Tuesday, November 13, 2007

The naked boom

Growth of Paid Employment, August 2006 to August 2007

As William Robson notes in the Financial Post, "productivity in the public sector tends to be lower than in business." This may seem self-evident to anyone who's watched a government employee on the job but, notwithstanding the welcome and vital work performed in some areas of the economy — like health care — in which the government has effectively legislated private competition out of existence, the most significant cost to productivity from the public sector lies in the fact that most government business is contracted by political demand instead of real demand. Services for which either a large enough politically-significant constituency desires but is unwilling to pay for out-of-pocket in purposeful transactions or, worse yet, that politicians and top bureaucrats commission solely to placate their public sector clients are intrinsically unproductive to some degree or greater. More so, they are economically counter-productive because they squeeze out the private sector's ability to supply real demand, raising compensation pressures on businesses that exceed labour productivity as well as artificial inflationary pressures on interest rates. As always, there's no free ride… unless of course you're a government employee.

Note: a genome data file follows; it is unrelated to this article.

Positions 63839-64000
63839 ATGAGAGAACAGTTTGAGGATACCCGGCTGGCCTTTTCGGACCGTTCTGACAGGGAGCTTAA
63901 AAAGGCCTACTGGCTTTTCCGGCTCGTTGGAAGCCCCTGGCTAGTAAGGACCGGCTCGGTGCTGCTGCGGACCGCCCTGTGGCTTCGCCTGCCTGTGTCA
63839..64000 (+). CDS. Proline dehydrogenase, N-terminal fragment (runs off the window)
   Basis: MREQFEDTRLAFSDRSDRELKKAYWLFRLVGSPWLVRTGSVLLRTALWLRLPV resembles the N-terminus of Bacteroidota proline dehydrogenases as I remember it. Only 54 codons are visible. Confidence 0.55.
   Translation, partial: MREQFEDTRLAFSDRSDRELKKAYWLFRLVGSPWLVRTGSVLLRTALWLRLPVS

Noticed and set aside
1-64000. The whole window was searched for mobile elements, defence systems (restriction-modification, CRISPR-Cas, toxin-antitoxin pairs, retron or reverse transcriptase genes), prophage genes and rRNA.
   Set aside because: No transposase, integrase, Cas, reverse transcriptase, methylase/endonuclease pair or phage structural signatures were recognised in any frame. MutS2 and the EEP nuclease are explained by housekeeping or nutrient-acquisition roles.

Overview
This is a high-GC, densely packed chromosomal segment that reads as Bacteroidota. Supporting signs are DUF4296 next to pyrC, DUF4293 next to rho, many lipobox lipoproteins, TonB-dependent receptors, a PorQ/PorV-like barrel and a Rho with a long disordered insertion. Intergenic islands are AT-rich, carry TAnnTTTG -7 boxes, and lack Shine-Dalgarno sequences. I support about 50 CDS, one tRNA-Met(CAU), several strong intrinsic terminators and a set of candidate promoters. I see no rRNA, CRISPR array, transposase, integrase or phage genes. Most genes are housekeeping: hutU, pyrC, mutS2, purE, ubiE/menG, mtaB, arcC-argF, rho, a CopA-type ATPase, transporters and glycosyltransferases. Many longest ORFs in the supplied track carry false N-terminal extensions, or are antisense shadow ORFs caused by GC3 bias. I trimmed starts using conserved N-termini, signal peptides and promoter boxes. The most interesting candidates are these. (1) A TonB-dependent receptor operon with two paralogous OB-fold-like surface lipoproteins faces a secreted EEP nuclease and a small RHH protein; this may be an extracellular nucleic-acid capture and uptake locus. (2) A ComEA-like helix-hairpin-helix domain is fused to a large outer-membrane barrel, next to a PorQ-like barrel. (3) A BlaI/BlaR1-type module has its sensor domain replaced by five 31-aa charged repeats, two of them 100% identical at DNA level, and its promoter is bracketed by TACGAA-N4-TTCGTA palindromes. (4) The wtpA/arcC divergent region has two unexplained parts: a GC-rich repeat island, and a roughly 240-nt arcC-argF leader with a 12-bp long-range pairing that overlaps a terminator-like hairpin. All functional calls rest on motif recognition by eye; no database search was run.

And of interest to observers of municipal politics is this little gem: local government payrolls jumped 11% year-over-year to August 2007.


Elaine said...

You know what I would like to see is an audit of city hall. I just know there is a whack of people working down there that are not working. Pretend jobs, made up for people who do diddly.

Be nice to have someone like Shelia Frasier go in there and point out the waste.

How do you get average Joe citizen to stop bending over to be reamed by city hall?

Geoff said...

Q: How many people work at city hall?

A: About half.

Elaine said...

Thank you geoff, and how much do we owe you for that insightful feasibility report?